Houseplant Basics

    • Tree collards make a delicious winter vegetable. Set plants out now to give them time to grow before the winter chill that makes the leaves so sweet.
    • Japanese maples may be pruned now in order to shape them.
    • Sow lettuce seeds now for a fall crop. Set out broccoli and cabbage plants too.
    • Trim grapevines to allow more sun to reach the fruit and sweeten the grapes, if they are being shaded heavily by the foliage.
    • Feed fuchsias, begonias, summer annuals and container plants to keep them green and blooming right up until frost.

Houseplant Care

Houseplants offer beautiful foliage, with an almost infinite variety of leaves and exotic flowers which delight the eye. Growing houseplants can be anything from a serious hobby to a casual pastime. Once you start collecting houseplants, you enter a new realm of gardening that is very pleasant and rewarding.

Houseplants are, for the most part, tropical plants which are accustomed to the low light of the floor of a tropical forest. For this reason, they do well in the low light conditions of our homes. These plants are also accustomed to rather warm night temperatures, which our homes offer as well. Plants which have become popular as houseplants, are generally very adaptable and will sometimes survive in spite of poor care.

The main requirements for healthy houseplants are proper light, watering and fertilizing.

When selecting a plant, be sure its light requirements match your proposed location. Light intensity drops off rapidly as you move away from a window. Plants that aren’t receiving enough light often become elongated and pale, or they may drop their lower leaves and fail to grow. A plant which has just come from a greenhouse may also drop some leaves at first as it adjusts to the lower light in your home.

For low light situations, look for Chinese evergreens, creeping fig, any of the many Dracaenas, Dieffenbachias, palms, Philodendrons, Pothos or Peace lilies. They will do well with a northern exposure. For an eastern exposure that receives morning sun, add to these African violets, coleus, creeping Charlie, and spider plants.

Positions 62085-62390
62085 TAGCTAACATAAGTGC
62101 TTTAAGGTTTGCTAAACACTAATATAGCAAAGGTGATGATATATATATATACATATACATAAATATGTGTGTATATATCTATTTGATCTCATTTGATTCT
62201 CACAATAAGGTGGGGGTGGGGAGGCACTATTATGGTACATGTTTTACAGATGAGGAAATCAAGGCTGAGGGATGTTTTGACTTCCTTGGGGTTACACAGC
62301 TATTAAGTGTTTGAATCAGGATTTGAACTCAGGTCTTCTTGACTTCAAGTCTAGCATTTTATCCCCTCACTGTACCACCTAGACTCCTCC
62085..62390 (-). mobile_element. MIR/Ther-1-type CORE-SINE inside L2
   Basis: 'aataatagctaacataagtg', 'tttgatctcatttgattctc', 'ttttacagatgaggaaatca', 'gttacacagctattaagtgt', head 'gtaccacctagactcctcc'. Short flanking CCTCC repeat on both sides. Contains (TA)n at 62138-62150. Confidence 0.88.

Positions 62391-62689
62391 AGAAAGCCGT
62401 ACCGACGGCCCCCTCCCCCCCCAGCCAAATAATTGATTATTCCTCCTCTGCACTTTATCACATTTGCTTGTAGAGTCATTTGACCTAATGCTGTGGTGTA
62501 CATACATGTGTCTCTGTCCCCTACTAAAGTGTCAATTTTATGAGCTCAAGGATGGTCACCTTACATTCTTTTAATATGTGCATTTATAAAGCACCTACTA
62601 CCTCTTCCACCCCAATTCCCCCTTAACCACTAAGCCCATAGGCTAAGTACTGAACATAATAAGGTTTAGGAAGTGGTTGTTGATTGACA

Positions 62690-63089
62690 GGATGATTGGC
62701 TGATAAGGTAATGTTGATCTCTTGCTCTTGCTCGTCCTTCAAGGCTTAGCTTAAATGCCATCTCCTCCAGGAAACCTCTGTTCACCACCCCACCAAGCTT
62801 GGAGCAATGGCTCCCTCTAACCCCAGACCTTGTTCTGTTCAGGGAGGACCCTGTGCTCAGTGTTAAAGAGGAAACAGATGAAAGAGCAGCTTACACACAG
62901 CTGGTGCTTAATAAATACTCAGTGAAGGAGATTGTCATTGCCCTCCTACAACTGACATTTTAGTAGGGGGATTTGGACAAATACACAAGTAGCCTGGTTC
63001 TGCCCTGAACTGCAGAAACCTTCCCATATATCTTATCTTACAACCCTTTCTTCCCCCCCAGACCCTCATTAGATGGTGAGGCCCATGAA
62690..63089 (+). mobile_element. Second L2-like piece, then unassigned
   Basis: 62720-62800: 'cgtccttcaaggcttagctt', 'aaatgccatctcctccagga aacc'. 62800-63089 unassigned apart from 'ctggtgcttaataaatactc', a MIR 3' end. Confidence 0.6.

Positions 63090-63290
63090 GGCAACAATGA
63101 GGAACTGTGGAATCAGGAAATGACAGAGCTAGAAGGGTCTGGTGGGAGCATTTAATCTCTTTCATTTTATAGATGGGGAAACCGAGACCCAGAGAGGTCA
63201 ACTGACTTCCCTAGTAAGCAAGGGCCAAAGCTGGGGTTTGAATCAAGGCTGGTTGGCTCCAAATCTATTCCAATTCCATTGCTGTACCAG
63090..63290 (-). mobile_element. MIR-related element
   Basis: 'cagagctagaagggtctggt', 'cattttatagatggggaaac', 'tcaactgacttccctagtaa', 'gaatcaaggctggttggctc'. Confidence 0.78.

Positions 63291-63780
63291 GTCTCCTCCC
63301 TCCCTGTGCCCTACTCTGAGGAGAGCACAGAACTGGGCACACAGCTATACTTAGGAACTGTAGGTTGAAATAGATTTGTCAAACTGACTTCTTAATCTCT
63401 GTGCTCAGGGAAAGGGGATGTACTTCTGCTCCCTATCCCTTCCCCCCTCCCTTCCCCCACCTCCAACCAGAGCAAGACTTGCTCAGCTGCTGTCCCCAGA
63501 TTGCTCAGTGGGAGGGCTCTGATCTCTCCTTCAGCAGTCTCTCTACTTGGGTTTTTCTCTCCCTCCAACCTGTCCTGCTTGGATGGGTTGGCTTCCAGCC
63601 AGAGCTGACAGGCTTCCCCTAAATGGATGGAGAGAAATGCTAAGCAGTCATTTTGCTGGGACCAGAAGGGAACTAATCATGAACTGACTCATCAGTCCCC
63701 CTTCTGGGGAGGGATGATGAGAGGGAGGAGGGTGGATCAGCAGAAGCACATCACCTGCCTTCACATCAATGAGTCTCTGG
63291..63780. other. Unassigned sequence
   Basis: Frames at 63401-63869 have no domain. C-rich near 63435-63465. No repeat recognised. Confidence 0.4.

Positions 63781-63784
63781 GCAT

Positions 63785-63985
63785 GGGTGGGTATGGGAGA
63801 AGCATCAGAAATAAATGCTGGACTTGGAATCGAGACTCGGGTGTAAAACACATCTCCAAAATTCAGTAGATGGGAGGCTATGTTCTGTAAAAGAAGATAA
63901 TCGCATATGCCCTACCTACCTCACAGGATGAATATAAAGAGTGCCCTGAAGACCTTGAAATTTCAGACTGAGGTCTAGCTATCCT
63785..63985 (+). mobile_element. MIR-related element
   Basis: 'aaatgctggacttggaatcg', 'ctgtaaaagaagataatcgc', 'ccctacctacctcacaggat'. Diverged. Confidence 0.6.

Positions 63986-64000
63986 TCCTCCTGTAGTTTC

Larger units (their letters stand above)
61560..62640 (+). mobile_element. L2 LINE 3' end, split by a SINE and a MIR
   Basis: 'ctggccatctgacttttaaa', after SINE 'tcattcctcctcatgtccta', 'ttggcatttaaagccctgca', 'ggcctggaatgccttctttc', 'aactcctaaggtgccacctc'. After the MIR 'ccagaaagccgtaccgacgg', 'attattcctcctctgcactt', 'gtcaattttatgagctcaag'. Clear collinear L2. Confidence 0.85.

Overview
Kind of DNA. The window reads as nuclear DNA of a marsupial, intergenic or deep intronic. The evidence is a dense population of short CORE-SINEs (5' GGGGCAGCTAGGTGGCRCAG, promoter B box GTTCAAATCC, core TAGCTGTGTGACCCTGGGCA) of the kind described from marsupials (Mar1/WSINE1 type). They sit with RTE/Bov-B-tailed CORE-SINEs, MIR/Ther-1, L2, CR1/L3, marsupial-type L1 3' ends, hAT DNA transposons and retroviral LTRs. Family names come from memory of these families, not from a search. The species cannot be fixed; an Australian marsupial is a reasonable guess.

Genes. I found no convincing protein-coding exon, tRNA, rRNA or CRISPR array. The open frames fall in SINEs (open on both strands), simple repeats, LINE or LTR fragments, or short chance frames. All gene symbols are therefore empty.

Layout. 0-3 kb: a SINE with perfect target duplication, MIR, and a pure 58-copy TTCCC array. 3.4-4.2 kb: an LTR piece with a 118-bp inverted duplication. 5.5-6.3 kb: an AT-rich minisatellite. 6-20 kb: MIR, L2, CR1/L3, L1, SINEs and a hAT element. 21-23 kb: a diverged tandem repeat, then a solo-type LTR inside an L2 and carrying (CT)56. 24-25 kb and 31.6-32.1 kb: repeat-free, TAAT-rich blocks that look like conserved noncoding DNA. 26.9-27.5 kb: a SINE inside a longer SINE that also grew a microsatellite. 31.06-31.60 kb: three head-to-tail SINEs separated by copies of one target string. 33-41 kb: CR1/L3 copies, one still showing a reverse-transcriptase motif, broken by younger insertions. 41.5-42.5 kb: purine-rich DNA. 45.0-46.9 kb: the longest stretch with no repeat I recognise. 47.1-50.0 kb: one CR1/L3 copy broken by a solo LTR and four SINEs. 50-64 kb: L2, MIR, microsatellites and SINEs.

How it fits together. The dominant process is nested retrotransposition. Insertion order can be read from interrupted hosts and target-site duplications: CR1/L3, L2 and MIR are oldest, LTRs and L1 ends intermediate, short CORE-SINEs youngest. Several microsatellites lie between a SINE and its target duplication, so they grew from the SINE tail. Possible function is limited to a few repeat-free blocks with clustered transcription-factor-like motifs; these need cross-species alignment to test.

Too much light, on the other hand, may burn the leaves of some plants. In a southern exposure you can grow spider plants, angel-wing begonia, citrus and many kinds of succulents and cacti. In a western exposure you can also grow wax plant, sago palm, lipstick vine and goldfish plant.

Watering is a touchy subject: you have to feel the soil to see if the plant needs water. Some plants need water only when the soil surface has dried out, while others need to be kept constantly moist. Learn each plant’s preference, and check each pot before you water. Avoid overwatering: more plants are killed by overwatering than any other cause. Empty the saucers after the water drains out of the pot.

If the soil becomes very dry, it may shrink away from the sides of the pot allowing water to run through rapidly without being absorbed. If this happens, add water slowly until the soil is saturated, or set the pot in a tub of water for a few minutes.

Plants growing in containers need fertilizer, especially in the spring and summer when they are actively growing. There are a wide variety of products available. Choose one and use according to the directions. Fertilize less during the winter.

Given proper care, your houseplants will prosper and give you many years of enjoyment.

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